But one direct benefit I can think of when sitting with the palms down is if you are meditating in nature, (as many monks do) and you’re sitting on the grass, and you want to engage your senses with nature, meditating with your palms down, especially on the grass is a way to connect with the earth. 

There isn’t going to be an answer that serves everyone, since it’s all a process of trial and error and nothing says you can’t combine the two or switch every so often. 

But depending on your belief systems, and it makes more sense to keep the palms up or down, you should put them according to what you feel is right for you. 

If you are confused and want to get the meditation right, test and see if the position of the hand has any ability to keep you more focused and still as you focus on your breath. 

This personally hasn’t made a difference for me but with yourself, you’d need to experiment to find what works for you. I personally never pay attention to how my hands are placed with meditation. 

However, if you are learning meditation from someone that you look up to that keeps their palms in a certain direction, and you wish to attain similar results, you’ll likely benefit from keeping your palms in the same position. 

That way you’ll be guided into a more straightforward path with meditation, and having a sense of direction can help anyone, especially those who are starting out.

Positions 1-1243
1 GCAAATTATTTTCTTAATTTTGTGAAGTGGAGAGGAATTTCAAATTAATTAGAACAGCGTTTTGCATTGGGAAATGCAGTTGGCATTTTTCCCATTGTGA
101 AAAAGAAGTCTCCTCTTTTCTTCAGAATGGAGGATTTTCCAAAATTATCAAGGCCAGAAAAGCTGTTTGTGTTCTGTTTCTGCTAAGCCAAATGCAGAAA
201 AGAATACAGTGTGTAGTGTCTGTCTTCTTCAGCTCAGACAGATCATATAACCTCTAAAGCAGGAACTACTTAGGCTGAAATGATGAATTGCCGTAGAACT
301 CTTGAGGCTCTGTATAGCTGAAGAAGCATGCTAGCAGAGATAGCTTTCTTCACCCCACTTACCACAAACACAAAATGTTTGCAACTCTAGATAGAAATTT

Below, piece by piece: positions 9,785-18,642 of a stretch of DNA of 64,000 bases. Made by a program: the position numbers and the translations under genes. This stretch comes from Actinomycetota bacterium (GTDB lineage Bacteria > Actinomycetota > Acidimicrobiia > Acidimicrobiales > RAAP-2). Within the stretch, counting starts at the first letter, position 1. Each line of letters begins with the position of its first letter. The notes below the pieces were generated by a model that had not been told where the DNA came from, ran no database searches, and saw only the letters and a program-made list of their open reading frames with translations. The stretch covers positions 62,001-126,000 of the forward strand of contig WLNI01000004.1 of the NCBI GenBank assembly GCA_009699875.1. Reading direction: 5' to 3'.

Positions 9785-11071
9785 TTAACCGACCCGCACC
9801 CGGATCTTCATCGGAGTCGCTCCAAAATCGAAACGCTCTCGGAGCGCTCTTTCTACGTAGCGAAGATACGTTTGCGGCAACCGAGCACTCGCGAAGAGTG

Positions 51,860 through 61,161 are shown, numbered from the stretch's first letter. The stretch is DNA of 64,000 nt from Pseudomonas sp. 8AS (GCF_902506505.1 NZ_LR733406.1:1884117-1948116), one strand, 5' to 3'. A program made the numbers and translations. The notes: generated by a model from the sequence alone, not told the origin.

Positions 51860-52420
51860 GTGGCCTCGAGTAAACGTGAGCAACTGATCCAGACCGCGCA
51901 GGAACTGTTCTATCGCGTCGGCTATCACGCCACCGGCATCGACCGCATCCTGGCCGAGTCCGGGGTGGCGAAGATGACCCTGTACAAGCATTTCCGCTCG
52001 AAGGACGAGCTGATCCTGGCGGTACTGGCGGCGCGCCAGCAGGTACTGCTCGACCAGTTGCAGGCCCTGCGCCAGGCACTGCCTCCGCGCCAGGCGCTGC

The incentive to continue a meditation isn’t as strong if we don’t know for sure we are making progress. 

But progress takes time to materialize, therefore, it’s important to trust the process. And some trust the process more when they learn from someone that’s been in their shoes.

One case where posture can be helpful is if it alters your breathing in a way that’s beneficial to you. 

Since, at times, with certain meditations, we are taught certain meditation techniques that are done in conjunction with keeping the palms up. And that may be the only path to faster deep relaxation. 

The faster we get into this relaxed state, the easier we make the meditation for ourselves. This is crucial for beginners to have an incentive to continue the practice by seeing progress quicker. You may even find that you’re not able to fully relax until your palms are up or down. 

Getting into a meditative state is hard, but if you’re able to achieve it without compromising your comfort, regardless of the position of your hands, you will be getting ahead of most meditators. Since it takes time to enter a profound territory with the practice. 

One thing is certain, you can’t go wrong if you choose to incorporate a comfortable posture in combination with a breathing technique that you’re able to stay consistent with. 

The less movement the better, so the sooner you set yourself up for success and find what works, the more likely you are to transition from a beginner to an intermediate, to an advanced meditation practitioner. 

Don’t be a perfectionist though. Allow yourself to make mistakes since the trial and error process of meditation is worth it and can be fun if you teach yourself to fall in love with the practice. 

Your face also doesn’t have to be perfectly aligned to a certain position and neither do your palms and while these can have an impact on your meditation, evidence suggests it has a minor effect on the meditation experience. Don’t be fixated on the small things only to get it perfect.